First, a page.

The Biz: PVR not yet a big ad threat

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when personal video recorders debuted three years ago, it looked like the relevance of 30-second TV spots could be changed dramatically-and sooner rather than later. The service vexed marketers, ad agencies and networks.

Projections by Forrester Research at the time bullishly called for 50 million homes to have PVRs or PVR-style capabilities by 2005. (The set-top boxes and services marketed by TiVo and SonicBlue's ReplayTV allow viewers to skip ads, pause live TV and store programming.)

It's not 2005 yet, but even less aggressive projections of more than 3 million PVRs in 2001 haven't panned out. Sales of the devices in 2001 were less than 350,000, according to Yankee Group, whose latest projections call for nearly 20 million homes by 2005.

Apart from off-base rollout projections, the initial fury over how PVRs might usher in a revolution in TV viewing is also on simmer. The latest annual PVR Monitor, produced by independent NextResearch, provides evidence that viewers are not automatically using PVRs to zap ads and suggests a kind of creative Darwinism is emerging, where marketers who produce ads that resonate may be able to bypass PVR hurdles. For example, the study, which surveyed 358 people who used the services, shows 92% of respondents said they watch ads that are entertaining and 69% watch for products they are interested in.

The study also showed that viewers' likelihood of watching commercials when viewing programs with PVRs vs. live TV is nearly the same. Only 1% said they always watch the ads when using a PVR or watching live TV, while 60% said they occasionally watch them with PVRs and 62% with live TV.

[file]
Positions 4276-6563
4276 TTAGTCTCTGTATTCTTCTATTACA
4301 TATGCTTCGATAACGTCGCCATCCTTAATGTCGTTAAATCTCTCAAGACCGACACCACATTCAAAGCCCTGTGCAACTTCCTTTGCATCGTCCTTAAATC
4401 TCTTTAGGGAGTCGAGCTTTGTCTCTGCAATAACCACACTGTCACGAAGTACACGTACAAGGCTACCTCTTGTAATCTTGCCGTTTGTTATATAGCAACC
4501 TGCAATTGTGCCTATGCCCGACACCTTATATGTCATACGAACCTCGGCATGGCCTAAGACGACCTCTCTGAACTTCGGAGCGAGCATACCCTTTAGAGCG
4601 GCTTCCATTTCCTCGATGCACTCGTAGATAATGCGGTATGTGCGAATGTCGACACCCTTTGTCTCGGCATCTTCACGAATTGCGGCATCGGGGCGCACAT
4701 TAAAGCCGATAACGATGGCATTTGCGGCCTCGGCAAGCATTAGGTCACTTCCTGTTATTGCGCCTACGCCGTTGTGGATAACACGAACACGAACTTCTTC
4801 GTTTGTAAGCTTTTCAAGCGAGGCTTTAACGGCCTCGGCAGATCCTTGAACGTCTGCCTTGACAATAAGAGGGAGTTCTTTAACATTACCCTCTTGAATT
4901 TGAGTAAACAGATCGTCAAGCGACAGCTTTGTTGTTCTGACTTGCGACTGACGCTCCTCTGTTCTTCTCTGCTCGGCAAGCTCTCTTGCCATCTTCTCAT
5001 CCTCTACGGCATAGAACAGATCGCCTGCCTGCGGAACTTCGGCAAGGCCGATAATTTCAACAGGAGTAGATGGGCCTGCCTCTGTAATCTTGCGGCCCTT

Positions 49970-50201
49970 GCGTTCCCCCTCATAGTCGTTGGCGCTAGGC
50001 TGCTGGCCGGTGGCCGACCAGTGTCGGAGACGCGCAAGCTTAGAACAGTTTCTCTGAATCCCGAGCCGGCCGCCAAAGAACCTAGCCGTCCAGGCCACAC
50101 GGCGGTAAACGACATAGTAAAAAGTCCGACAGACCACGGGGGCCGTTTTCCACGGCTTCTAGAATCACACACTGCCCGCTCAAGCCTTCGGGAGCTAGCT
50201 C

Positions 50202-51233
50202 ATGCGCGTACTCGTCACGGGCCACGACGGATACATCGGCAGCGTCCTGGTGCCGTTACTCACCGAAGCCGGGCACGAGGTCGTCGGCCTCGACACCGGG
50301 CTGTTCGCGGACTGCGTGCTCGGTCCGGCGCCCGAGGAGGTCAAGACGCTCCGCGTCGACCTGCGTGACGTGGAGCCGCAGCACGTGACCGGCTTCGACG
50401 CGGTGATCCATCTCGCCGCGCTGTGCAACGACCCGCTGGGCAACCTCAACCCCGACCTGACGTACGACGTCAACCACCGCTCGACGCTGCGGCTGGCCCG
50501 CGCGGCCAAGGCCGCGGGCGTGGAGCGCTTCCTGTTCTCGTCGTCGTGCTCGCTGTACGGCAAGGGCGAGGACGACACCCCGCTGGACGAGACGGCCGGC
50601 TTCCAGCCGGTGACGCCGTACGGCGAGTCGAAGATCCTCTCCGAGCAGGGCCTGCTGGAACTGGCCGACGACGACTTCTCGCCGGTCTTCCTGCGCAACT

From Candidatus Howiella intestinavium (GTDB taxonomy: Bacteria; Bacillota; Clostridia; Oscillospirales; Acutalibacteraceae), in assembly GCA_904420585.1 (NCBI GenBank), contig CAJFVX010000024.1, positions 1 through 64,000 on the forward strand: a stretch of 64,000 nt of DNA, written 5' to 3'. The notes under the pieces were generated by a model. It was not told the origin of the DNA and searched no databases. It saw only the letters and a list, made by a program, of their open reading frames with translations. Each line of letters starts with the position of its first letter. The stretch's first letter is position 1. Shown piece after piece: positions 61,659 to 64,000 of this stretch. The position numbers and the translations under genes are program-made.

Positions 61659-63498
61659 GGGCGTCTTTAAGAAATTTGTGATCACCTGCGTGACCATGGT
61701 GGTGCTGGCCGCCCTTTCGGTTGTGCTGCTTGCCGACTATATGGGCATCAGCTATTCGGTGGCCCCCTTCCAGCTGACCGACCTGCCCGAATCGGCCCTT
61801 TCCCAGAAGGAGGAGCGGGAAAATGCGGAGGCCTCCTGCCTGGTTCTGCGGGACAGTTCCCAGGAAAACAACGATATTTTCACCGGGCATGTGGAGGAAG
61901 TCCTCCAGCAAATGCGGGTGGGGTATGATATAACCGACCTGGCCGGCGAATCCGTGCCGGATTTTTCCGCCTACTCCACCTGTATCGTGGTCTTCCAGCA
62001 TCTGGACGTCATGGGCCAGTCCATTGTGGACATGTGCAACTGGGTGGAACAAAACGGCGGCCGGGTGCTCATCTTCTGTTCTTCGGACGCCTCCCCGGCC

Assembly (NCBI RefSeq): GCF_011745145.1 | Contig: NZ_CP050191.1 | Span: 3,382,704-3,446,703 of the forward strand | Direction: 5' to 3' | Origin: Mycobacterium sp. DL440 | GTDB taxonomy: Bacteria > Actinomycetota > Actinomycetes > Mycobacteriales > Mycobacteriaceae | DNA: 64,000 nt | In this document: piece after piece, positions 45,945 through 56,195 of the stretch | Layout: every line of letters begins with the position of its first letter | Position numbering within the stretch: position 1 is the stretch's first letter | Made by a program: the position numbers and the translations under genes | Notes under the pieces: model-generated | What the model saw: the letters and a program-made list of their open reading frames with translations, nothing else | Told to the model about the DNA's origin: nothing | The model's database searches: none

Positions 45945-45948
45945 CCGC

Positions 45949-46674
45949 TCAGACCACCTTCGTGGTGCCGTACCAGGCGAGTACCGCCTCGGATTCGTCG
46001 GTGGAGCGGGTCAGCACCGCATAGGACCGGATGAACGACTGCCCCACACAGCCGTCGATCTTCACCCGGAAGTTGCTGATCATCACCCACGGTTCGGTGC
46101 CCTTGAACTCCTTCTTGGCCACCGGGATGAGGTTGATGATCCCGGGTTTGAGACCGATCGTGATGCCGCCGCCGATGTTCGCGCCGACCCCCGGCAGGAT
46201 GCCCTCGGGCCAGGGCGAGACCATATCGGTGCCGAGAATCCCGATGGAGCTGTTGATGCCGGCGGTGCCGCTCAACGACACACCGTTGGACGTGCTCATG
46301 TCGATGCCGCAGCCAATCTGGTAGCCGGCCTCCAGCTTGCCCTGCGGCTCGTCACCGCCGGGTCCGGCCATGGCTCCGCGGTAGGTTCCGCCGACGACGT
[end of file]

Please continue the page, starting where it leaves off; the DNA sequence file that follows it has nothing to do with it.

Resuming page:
The study did, however, offer some evidence of how PVRs may pose a threat to ads. The survey shows that 69% of respondents said they skipped through ads frequently, up from 41% in the previous PVR Monitor.

change still needed

"You can't put the genie back in the bottle," said Jennifer Choate, president of Memphis-based research firm NextResearch. "The fact is that advertising needs to change."

So marketers, agencies and networks can't ignore growing PVR use. Challenges remain over how to weave advertising into programming through plot and product placement, opt-in and other methods. TiVo, which has more than 400,000 subscribers, plans to sell marketers its ability to offer up to 40 minutes of exclusive content and other interactive features such as polling or contests. Advertisers could sponsor such a video bundle or use the time for their own messages, which could be effective if consumers are looking for in-depth information on a product such as a new car.

Meanwhile, TiVo last week inked a deal with AOL Time Warner's America Online unit to offer its instant messaging in a new TiVo service. And Replay's new 4000 series lets consumers send ad-free programming to other Replay users over the Internet and allows them to set the device to skip all commercials. The networks filed suit last fall against SonicBlue over these features. The suit is still pending.

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